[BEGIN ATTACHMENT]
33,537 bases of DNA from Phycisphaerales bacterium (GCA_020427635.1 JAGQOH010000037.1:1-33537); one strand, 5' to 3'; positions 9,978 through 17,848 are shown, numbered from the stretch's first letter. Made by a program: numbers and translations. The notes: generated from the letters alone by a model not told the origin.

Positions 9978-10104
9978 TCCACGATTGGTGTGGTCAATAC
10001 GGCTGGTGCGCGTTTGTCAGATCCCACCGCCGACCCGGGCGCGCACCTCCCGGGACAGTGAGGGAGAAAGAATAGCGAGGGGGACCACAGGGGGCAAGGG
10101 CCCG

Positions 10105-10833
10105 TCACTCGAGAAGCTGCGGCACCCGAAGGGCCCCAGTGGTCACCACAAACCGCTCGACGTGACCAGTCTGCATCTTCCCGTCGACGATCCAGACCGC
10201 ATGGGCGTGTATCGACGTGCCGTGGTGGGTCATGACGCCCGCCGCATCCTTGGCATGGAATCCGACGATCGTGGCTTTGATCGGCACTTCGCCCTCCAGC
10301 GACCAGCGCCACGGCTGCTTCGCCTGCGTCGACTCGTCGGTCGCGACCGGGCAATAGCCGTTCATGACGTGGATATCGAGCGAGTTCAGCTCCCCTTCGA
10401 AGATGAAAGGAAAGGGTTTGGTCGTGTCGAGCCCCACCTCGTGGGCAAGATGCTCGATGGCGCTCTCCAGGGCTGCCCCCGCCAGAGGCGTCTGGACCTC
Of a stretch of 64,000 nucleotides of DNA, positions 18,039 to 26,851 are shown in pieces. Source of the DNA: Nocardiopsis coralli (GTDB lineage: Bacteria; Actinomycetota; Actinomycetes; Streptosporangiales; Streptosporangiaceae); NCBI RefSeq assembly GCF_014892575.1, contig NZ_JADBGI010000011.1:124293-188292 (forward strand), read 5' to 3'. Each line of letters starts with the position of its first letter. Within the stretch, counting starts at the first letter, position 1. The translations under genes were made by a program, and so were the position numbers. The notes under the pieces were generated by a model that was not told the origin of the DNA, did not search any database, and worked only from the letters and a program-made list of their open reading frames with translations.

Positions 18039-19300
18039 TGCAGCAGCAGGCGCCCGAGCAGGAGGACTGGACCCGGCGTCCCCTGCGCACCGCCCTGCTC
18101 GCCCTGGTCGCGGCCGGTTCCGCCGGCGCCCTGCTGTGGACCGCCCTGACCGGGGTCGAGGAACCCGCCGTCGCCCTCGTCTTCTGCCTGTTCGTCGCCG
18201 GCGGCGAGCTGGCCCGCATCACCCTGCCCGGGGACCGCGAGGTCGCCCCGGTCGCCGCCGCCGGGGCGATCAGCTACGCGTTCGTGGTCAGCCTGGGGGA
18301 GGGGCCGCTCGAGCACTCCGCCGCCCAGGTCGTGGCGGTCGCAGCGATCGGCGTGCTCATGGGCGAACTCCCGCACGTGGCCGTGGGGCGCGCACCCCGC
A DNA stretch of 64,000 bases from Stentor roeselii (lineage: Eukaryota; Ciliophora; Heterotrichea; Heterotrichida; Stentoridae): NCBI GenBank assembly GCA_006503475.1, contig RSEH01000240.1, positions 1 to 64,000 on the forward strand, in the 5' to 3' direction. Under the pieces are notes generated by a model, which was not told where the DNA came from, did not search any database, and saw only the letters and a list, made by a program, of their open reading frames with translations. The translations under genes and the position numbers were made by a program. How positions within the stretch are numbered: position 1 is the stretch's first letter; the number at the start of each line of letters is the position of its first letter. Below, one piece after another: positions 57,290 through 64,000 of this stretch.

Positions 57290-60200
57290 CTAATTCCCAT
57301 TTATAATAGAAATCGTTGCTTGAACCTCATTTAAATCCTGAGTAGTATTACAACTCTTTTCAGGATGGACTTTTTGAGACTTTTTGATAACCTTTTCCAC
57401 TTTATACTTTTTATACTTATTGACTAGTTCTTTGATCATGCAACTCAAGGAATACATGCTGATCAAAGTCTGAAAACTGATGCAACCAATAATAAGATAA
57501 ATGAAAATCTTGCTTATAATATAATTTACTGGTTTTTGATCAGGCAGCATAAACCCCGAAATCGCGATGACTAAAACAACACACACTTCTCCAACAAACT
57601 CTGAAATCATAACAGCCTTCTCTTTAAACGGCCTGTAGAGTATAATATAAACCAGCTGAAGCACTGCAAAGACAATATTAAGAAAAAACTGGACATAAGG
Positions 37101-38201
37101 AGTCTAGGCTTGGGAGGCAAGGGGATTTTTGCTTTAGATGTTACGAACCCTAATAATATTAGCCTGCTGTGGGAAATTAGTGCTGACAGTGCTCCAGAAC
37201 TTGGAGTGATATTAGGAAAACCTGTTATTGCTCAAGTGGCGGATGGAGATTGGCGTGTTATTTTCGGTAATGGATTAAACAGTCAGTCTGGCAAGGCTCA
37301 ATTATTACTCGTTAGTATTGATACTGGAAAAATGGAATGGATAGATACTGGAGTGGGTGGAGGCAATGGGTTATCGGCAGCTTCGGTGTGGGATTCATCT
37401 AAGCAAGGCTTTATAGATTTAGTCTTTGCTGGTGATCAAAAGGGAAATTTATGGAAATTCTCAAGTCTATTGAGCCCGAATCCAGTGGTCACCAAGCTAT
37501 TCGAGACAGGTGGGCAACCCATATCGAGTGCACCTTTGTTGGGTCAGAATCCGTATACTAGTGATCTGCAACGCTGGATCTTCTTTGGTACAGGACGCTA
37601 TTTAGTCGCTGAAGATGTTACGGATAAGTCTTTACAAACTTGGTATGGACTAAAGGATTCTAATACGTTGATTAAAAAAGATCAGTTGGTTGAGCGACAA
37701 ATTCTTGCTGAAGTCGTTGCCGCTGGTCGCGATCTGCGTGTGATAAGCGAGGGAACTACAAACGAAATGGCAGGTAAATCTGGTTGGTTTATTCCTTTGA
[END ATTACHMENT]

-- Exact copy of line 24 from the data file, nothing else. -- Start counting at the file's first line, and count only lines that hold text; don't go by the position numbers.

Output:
Positions 37101-38201